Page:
Review: The Last Romanov

With many thanks to Netgalley and Sourcebooks Landmark, we were given the opportunity to read The Last Romanov before its April 2012 release.  The Royal Romanovs have long been the fascination of many, as their extravagance and naiveté ultimately led to their horrific murders in 1918.  The story is a tragedy of enormous proportions, starting with a Tsar who could not see the political upheaval that threatened both his country and his family.

This account follows the life of Darya Borodina Spiridova (fictional); a woman whose devotion to the Russian Imperial Family brought her riches, love, and eventually, a haunted existence.  The bulk of the story takes place during the reign of Nicholas II and his wife Alexandra, during which Darya is a young woman.  Darya’s charge is the Tsar and Tsarina’s sickly son Alexei, the heir to the throne.  Alexei’s days are plagued by hemophilia, a bleeding disease that consistently threatens the child’s life.  Darya was largely responsible for the boy’s wellbeing, including keeping his disease at bay.

The book’s quirky turn is that Darya is magical.  She has one opal eye, which allows her to heal the sick, sense danger, and see people’s true characters.  When threatened, she tastes ash.  If hurt, she simply heals herself.  When angered, she could scare the wits out of just about anyone.

Her attempts, however, to heal the ailing Alexei were not enough to please the Royal couple, which led to the introduction of the infamous Rasputin.  The “Mad Monk” was reputed to be a mystic, and a faith healer.  With his calming words, he could stem Alexei’s affliction at a moment’s notice.  (Skeptics have long maintained that he did not heal the boy, but rather hypnotized him into a calmer state, which would diminish the symptoms of the disease.)  Regardless, he became an integral character of the book, as repugnant as he was.  Darya wasn’t a fan, but the two eventually shared an odd mutual respect.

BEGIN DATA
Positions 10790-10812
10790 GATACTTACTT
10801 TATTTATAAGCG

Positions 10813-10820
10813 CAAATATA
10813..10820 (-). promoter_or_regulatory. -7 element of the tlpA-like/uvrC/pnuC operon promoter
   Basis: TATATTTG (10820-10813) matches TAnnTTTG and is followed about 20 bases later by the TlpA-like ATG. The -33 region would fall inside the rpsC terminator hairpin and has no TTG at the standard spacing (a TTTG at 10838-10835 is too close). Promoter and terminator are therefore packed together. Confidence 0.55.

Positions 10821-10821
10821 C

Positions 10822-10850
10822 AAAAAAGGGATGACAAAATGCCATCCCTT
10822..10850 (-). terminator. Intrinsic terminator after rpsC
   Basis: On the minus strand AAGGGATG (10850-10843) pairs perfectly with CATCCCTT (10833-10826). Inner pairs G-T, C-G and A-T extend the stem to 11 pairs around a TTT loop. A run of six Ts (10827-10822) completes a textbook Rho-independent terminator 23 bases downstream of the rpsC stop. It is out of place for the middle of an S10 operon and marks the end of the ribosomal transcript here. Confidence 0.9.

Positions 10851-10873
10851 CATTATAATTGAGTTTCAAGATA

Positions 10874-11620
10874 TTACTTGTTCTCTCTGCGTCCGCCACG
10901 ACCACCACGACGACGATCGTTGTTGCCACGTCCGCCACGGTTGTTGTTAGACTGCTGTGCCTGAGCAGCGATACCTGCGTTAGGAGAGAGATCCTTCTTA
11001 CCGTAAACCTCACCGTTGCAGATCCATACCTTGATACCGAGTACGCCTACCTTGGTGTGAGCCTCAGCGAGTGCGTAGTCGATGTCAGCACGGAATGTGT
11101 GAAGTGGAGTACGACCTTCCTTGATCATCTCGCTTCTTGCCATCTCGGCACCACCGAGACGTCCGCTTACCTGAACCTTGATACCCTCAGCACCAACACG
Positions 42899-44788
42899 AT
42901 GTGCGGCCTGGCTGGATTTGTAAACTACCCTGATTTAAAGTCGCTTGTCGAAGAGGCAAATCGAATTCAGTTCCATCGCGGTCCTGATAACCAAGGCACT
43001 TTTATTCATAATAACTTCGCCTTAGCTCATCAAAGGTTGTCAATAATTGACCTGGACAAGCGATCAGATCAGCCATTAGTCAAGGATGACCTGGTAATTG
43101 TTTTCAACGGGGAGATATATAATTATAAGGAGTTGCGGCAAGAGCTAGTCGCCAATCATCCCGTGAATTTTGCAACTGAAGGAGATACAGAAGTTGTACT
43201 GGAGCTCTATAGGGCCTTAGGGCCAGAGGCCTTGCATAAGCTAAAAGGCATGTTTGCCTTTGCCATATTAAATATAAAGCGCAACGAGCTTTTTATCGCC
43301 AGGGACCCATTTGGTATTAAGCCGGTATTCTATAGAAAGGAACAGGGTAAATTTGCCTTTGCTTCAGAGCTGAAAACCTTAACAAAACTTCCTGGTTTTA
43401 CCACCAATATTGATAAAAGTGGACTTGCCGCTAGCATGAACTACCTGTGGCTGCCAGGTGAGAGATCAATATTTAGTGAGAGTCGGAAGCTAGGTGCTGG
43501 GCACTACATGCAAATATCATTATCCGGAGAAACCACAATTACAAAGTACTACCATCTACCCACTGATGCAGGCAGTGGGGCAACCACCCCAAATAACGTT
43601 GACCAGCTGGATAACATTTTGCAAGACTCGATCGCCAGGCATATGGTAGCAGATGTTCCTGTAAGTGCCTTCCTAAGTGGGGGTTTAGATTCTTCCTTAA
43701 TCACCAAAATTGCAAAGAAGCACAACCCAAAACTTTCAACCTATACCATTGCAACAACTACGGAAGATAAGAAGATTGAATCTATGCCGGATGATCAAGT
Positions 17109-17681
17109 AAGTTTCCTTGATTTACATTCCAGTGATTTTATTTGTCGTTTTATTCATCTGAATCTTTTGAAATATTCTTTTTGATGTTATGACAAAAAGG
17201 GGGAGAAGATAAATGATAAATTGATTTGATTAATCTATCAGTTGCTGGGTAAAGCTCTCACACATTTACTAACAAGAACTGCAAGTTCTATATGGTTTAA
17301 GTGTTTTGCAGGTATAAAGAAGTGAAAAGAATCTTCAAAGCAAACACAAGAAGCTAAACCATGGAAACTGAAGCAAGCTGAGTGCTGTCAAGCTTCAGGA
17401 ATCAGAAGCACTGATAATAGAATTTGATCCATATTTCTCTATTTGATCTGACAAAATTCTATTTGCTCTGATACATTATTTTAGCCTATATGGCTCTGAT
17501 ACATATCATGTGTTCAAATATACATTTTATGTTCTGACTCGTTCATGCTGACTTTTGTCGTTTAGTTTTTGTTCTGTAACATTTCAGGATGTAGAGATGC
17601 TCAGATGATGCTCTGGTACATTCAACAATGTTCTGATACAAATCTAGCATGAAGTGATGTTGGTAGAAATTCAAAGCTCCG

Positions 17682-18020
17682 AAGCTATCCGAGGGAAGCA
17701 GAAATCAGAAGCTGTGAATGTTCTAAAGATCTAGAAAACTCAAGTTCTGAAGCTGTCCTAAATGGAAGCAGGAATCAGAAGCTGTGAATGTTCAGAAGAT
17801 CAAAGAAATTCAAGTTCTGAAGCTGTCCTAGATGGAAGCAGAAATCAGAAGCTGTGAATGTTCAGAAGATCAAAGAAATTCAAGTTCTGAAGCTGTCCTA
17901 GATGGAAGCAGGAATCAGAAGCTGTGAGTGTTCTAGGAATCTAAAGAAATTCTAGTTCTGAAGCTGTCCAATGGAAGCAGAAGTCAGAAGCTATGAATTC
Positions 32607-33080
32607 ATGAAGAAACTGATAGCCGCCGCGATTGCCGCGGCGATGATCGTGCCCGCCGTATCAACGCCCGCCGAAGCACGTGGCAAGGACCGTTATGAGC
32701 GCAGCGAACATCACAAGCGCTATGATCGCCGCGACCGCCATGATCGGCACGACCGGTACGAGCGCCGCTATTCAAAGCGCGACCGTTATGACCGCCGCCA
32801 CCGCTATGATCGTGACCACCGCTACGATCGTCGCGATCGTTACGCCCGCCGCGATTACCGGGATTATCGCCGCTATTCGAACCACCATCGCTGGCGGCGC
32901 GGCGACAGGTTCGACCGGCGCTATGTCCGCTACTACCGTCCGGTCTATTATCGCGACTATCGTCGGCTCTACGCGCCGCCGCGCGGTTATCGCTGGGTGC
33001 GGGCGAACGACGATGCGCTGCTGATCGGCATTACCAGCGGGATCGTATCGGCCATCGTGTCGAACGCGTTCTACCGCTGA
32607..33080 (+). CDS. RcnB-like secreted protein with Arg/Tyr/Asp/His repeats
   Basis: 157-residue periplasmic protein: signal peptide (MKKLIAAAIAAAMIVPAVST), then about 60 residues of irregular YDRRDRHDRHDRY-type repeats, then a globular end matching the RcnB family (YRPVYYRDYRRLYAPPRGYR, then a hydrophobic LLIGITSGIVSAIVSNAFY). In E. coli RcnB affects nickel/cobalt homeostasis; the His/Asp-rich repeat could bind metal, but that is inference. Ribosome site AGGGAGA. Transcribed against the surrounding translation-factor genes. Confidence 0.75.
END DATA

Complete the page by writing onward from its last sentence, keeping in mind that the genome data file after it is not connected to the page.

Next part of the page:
In the book, Darya witnessed the murder of the Romanov family.  She maintained afterward that Alexei survived the execution, and she believed this to be true until the ripe old age of 104.  It was just a matter of finding him.  Her only goal in life was to put Alexei where he belonged: on the throne.  Hence, The Last Romanov.  Over the course of her life, Darya became an eccentric and formidable character, one who readers likely won’t forget.

While I’m always enthusiastic about reading stories about the Romanovs, this story was a bit of a reach for me.  That’s not to say that I didn’t enjoy it; it was very creative.  It was a good mix of historical fiction and fantasy.  What left me a little perplexed was why Darya had to have special powers.  For me, it made the story teeter between a really good read, and a fantasy from the YA category.  The story of the Romanovs is fascinating enough; it doesn’t need a new character who has otherworldly talents (including a secret past).  Truly, during such an opulent time, the protagonist’s powers were almost… superfluous.  The story didn’t need more magic.  Rasputin took care of that.  3 stars.

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